The Zoltars: “Here In My Room”

Local band The Zoltars called their new record Walking Through The Dark (out this week). It’s an apt title, especially seein’ as how we’re in that time of year when the days are getting shorter at every turn. But there’s something subtle hiding in that name. It implies that there’s some sort of end to the journey through the dark. Even on the record’s cover, you see a solitary figure making his way through the shadows into the light. The same goes for the songs within. The Zoltars revel in the sonic chiaroscuro of dark doom and hopeful light.

Singer Jared Leibowich leads the band. He grew up in Florida, and came to Austin after finishing up college at the University of Chicago. The Zoltars played their first show in Austin back in 2009. In 2011 The Zoltars tune “Embarrassed” made it onto the second volume of local garage-punk compilation Casual Victim Pile. That same year, they released their debut, self-titled EP. In 2012, they put out their first full-length Should I Try Once More?, a record that hums with lo-fi, punky, garage-psych electricity. Through the crackle, the band’s knack for fractured, demented pop shines through. The band goes even deeper into White Light/White Heat territory on their Live Like Dragons EP, released this past spring.

The Zoltars upped the fidelity for Walking Through The Dark, and on tunes like album opener “Here In My Room,” it only enhances the band’s subtle ability to shift moods almost on a dime. “I’m here in my room, surrounded by gloom, the gloom and the doom, it’s here in my room,” sings Leibowich. At first nip, those lyrics aren’t particularly interesting, but as the band wells up behind them–fuzzy guitars with plenty of noise, rolling drums, and simple sweet notes pounded out on a piano in a brisk staccato–the paranoia rises. The lyrics are simple, but then again, they aren’t. They’re probably what would be rolling around the brain of a person suffering from some serious cabin-fever crazies. It comes in waves. They let off some steam in little early-Beatles-y pop touches like the “Oh-whoa-wa-ays” at the tail end of the verses. When it finally crests into the chorus, the band opens a door–Wizard of Oz style–into a world of technicolor, paisley flower-power. The shift isn’t even just musical. “When I go outside I feel alright,” repeats Leibowich, before leaving us with the obvious question “So do I decide to stay inside?” and going back to the nervy verse. Leibowich is inviting the listener into the mind of his messed-up protagonist as his (or her–there’s no real gender-specifics here) psyche splits in twain. In the end, it seems as though he’s staying inside, but it’s unlikely that the internal battle between impulses dark and light will ever abate.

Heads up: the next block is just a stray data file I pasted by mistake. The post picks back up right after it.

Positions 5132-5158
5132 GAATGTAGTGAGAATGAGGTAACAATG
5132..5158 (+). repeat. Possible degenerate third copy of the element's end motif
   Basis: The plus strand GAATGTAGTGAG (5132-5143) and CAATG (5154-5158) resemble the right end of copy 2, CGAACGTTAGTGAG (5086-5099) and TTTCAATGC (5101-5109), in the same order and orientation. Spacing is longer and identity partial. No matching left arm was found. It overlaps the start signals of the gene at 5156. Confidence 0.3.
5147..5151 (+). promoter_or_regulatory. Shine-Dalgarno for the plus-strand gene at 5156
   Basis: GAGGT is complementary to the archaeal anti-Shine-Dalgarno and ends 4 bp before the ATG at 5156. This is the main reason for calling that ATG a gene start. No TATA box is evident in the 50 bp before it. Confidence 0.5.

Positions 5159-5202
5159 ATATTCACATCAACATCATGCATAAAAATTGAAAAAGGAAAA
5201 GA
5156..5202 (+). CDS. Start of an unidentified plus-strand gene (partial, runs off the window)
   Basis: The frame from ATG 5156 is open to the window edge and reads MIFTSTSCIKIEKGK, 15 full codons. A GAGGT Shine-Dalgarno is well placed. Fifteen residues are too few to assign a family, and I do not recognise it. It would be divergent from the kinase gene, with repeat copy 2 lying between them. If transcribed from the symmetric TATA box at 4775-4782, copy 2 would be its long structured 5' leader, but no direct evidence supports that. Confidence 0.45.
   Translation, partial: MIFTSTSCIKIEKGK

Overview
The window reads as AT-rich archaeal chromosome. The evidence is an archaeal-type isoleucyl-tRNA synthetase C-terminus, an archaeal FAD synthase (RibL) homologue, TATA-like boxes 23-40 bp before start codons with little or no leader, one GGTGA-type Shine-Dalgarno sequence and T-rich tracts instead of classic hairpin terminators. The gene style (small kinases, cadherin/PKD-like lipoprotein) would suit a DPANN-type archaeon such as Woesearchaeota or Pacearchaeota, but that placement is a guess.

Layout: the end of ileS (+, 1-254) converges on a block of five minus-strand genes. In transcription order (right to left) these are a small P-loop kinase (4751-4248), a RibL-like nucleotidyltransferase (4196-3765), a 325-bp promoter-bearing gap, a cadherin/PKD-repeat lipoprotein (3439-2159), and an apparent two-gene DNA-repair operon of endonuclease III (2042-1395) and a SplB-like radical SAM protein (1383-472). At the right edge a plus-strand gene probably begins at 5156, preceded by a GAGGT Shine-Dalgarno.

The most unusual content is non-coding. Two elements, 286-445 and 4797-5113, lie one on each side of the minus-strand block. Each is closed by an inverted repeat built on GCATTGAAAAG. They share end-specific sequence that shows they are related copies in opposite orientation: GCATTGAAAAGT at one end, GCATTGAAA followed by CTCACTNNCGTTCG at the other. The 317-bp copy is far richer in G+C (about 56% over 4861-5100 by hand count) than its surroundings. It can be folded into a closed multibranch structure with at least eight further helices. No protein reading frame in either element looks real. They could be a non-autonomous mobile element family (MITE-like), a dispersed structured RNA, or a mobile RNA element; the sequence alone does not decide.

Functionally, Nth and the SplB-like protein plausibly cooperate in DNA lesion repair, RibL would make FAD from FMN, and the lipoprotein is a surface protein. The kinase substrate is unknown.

The Zoltars are celebrating the release of Walking Through The Dark with a show Friday night (Nov. 15) at Hotel Vegas.

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